"We used the same timeframe that every other Olympic host has used for their torch relay," said London 2012 director Jeremy Beeton. "What we forgot to factor into it is that, well we British are not what you would call especially 'athletic.' In fact, we are almost impossibly slow. We have been asking our torch carriers to sprint to try to pick up the pace, yet still they aren't as fast as people of other nationalities walking. It's quite pathetic."
During one recent day in which the torch was originally scheduled to travel 15 miles up the western coast of England, it moved just 320 yards down one street despite being carried by six different runners. One sprained his ankle, another took a break for tea, a third died, the fourth runner came down with gout, a fifth runner accidentally set himself on fire, and the final runner had to be treated for severe sunburn due to being out of doors on an unusually sunny day for more than 20 minutes.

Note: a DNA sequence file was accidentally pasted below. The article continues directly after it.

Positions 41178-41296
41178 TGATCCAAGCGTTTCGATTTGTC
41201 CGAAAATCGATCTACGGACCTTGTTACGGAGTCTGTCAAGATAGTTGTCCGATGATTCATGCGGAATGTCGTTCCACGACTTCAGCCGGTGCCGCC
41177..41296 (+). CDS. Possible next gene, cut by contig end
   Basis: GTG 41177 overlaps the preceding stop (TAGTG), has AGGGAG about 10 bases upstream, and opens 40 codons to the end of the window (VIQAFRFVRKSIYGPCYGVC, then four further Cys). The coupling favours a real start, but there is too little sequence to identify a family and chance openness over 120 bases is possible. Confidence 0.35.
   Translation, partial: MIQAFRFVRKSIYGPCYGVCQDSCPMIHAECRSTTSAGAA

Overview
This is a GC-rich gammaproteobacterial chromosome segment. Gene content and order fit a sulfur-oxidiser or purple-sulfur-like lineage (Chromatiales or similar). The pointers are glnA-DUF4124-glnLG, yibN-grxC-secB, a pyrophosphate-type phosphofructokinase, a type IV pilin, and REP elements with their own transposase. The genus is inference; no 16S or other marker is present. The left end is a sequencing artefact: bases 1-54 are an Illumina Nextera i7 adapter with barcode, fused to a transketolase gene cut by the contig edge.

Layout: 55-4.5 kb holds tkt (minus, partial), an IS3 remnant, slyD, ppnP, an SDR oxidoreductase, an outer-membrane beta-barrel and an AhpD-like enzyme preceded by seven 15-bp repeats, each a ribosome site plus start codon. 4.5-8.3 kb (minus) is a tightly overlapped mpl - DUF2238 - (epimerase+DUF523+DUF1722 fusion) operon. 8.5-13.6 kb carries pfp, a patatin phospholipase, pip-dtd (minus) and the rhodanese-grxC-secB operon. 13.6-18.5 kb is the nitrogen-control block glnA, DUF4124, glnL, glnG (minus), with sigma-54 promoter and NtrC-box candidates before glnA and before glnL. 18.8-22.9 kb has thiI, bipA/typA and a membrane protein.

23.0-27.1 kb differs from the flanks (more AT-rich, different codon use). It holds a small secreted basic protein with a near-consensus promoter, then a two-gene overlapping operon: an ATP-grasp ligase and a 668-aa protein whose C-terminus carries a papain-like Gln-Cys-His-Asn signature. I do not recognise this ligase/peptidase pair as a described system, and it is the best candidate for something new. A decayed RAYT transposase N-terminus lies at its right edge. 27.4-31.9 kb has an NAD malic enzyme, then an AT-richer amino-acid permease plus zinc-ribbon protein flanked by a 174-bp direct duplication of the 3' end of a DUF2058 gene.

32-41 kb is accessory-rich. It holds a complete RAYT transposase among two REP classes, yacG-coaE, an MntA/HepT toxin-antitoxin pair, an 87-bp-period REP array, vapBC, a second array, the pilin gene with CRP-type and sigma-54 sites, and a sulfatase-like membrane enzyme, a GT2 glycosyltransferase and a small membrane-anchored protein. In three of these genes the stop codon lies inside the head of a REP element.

"While we're in a bit of a bind with how far the torch currently is from London, in a way this relay has really reminded us all of what it means to be British," said Beeton. "We may not be fast or strong or of hardy stock. We may peaked and wont to illness and disease. But we continue on."
London 2012 officials attempted to make up some of the gap today by driving the torch through the English countryside in a Jaguar, but the car quickly broke down on the side of the road, pushing the relay even farther behind schedule.
"If we can get the torch to London by Christmas, I will be happy," said Beeton. "But I can't promise anything."